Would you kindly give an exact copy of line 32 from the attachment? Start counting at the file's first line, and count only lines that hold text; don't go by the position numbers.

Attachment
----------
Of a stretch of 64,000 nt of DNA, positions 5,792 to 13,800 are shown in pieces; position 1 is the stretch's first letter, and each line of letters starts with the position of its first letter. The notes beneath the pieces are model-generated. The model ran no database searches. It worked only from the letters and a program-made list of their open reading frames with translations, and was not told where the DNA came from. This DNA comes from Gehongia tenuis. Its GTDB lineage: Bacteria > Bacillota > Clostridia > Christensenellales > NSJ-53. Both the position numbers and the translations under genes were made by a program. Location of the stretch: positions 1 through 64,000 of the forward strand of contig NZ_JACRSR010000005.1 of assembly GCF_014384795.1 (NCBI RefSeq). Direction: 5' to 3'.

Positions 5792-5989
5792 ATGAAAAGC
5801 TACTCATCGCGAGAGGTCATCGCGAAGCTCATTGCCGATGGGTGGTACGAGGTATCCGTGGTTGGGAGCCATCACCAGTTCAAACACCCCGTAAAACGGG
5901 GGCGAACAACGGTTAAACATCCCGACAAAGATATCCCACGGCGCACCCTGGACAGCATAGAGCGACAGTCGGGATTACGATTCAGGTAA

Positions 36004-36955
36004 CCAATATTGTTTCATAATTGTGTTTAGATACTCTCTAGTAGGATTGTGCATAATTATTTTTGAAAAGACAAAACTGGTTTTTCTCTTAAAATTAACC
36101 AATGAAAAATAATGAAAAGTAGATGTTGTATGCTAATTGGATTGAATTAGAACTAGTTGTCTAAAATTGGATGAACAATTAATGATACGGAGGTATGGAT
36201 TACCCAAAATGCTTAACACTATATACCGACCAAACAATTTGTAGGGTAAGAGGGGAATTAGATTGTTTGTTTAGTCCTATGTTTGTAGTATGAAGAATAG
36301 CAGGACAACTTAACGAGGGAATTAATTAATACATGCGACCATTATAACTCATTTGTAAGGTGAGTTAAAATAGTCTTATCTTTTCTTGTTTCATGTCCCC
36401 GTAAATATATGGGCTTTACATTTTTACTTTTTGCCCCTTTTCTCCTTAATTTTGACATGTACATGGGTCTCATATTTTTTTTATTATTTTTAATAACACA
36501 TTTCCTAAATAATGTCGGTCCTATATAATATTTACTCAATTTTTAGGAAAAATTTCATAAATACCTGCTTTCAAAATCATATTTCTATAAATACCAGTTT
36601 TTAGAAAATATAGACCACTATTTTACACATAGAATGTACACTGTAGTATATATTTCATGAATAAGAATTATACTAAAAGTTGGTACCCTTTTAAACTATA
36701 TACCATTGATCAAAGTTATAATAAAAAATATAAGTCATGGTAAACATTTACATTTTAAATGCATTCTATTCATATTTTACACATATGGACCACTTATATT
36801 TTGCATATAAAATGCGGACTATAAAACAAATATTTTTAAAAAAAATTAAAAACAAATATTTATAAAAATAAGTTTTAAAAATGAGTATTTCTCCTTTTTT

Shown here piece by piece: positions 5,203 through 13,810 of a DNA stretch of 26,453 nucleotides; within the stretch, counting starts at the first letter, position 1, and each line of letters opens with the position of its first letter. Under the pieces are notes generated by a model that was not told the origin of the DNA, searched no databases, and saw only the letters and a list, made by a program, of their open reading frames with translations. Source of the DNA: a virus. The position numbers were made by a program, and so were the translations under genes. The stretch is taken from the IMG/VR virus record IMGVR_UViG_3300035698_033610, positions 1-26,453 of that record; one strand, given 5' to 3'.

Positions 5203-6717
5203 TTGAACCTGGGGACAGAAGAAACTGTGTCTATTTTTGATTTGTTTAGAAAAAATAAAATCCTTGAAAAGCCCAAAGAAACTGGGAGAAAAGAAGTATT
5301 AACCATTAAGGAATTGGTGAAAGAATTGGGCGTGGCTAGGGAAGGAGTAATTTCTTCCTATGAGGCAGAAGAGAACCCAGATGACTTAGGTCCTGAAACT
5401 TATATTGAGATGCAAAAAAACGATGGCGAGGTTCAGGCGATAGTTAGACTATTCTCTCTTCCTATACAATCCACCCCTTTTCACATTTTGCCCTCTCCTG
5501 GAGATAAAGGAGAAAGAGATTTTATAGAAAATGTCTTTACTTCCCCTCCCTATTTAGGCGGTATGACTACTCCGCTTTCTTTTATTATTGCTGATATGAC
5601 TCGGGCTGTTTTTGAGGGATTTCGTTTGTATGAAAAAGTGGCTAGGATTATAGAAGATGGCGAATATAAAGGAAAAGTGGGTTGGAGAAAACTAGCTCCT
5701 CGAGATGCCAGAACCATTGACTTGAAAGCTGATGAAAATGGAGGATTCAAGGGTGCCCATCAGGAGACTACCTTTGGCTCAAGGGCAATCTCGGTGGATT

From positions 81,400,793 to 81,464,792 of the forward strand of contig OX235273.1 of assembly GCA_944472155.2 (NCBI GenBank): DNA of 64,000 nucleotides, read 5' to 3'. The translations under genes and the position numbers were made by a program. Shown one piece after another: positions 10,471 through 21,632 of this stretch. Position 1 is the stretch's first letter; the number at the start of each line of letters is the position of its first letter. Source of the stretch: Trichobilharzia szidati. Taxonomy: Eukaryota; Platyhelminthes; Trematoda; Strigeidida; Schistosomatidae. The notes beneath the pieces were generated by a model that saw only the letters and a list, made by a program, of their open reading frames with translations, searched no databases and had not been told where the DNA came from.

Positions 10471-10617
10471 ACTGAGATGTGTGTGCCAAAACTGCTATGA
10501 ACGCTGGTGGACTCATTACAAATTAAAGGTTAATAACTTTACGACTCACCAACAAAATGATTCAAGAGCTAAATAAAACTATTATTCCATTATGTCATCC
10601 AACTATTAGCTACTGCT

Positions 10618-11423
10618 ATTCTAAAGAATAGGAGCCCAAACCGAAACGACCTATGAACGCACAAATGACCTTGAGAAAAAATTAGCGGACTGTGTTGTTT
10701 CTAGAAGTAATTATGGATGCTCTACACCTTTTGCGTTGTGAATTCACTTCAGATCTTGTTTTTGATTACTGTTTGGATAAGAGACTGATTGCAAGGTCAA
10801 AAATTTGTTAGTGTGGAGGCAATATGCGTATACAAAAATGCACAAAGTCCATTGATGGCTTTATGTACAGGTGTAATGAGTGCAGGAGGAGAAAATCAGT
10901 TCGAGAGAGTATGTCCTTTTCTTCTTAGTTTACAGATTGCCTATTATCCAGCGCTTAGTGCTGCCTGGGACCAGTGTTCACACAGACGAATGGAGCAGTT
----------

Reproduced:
10801 AAATTTGTTAGTGTGGAGGCAATATGCGTATACAAAAATGCACAAAGTCCATTGATGGCTTTATGTACAGGTGTAATGAGTGCAGGAGGAGAAAATCAGT